Coming back to our discussion, does this notion of tradition hurt? On the surface, it might not seem like. Following a bunch of not so harmful traditions does not really seem to hurt. Perhaps not and perhaps yes. I might not be able to see the immediate effect of these traditions, so I won’t comment on them much.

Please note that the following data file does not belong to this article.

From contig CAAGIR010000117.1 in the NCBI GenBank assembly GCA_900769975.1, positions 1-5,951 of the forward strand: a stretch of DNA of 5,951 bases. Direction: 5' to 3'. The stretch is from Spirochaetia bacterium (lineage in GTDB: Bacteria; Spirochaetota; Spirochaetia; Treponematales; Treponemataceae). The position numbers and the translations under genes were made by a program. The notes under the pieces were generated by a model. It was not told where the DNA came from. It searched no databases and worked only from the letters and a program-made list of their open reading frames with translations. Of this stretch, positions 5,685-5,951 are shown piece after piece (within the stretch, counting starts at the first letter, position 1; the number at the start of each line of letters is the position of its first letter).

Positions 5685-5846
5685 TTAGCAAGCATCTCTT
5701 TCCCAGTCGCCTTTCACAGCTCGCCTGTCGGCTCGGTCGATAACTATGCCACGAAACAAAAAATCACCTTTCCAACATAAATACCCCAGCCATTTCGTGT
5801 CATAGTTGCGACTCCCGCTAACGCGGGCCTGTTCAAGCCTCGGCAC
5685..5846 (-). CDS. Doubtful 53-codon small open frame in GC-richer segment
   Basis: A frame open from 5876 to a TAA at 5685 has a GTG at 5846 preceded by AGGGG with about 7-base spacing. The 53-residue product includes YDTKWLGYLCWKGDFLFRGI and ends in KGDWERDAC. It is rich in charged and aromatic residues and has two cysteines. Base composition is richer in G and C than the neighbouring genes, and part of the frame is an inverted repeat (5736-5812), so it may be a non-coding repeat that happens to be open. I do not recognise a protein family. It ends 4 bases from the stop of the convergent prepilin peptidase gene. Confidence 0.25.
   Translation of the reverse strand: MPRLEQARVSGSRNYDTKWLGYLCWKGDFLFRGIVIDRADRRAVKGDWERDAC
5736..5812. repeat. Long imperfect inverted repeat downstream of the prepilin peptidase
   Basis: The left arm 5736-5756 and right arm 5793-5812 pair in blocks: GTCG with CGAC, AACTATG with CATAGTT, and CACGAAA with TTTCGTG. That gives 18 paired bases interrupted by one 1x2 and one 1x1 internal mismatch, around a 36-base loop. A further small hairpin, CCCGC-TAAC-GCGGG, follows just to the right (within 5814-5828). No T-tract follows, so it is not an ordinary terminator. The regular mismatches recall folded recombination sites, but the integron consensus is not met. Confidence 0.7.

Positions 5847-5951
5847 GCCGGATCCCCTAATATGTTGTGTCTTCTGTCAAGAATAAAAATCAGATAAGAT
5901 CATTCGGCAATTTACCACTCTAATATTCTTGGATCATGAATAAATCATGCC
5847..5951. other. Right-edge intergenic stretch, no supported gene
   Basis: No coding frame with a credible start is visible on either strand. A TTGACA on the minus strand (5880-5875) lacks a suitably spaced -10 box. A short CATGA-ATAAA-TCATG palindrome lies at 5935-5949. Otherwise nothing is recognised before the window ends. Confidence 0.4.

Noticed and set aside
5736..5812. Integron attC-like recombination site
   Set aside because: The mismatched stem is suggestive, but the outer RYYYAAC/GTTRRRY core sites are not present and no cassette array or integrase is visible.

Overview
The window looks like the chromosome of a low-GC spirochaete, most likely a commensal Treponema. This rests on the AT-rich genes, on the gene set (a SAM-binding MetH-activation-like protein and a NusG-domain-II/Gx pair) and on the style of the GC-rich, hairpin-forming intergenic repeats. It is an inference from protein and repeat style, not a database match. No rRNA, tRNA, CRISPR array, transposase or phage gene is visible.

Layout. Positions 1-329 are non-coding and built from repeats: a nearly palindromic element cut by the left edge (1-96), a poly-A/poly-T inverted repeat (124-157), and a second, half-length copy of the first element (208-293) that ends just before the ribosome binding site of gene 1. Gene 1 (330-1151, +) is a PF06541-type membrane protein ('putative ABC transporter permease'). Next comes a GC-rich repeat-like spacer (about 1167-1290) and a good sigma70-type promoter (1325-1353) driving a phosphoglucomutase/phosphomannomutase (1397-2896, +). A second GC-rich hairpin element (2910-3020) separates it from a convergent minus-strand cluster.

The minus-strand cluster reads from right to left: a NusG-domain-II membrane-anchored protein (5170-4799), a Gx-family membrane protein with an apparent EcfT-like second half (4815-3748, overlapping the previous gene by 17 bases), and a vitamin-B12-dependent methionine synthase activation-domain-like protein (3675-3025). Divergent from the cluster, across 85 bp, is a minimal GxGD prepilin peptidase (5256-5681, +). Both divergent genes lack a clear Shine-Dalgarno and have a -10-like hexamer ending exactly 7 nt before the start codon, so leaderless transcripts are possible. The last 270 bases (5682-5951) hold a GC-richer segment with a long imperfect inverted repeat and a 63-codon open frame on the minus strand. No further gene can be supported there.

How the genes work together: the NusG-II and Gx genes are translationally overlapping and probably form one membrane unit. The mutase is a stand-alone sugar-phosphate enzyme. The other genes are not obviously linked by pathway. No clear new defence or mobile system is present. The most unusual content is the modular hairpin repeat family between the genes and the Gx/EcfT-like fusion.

However, there is another tradition which I want to comment on in the context of Indian marriages, in particular, in our clan. The marriage as an institution itself! During this whole process, I got to know that another of my cousin, who just cleared her 10th standard, was looking forward to work as a civil servant. I thought it would be a good social experiment to brain wash her and find out what she was actually thinking. I found out that she is quite naive (of course, for her age, I can’t expect anything more. At that age, all I wanted was a new bike!), and that she had some altruistic views. She wanted to start an orphanage sometime down the line. She wanted to bring drastic changes in low level administration by being a collector. Noble thoughts. I showed her the dark side also. I told her that she might get bumped off in the process, or that her most loved one’s might get bumped off. She was undeterred. Strong personality. She was ready to resign if she had to choose between that and getting corrupted. Confused little child? I was impressed. I was almost going to congratulate her on her ambition, since I don’t know any girl in my family who wanted to work in the administrative wing. Then came the jerk. Her mother wanted to get her married as soon as her 12th grade got over. That, in my view is a crime. Can’t she have the liberty to choose when to get married? Actually not. The society is constructed in such a way that, if a girl does not get married early, her chances keep reducing exponentially, not something the parents would want. Let us, for the time being, tolerate this ‘tradition’. Now, this in itself should not be a roadblock for her ambition. Contrary to this, this is the greatest roadblock. The husband will not(statistically high chances. 9/10 husbands) allow her to study, since she might start commanding him! Bleh, that is not true you might say. One of her own uncle prevented his wife from continuing her education! This is not a one in million case but one less than a million in a million case! I had to agree with her. I could see that a child who has a noble ambition with a strong personality is being denied her right, because the society does not agree.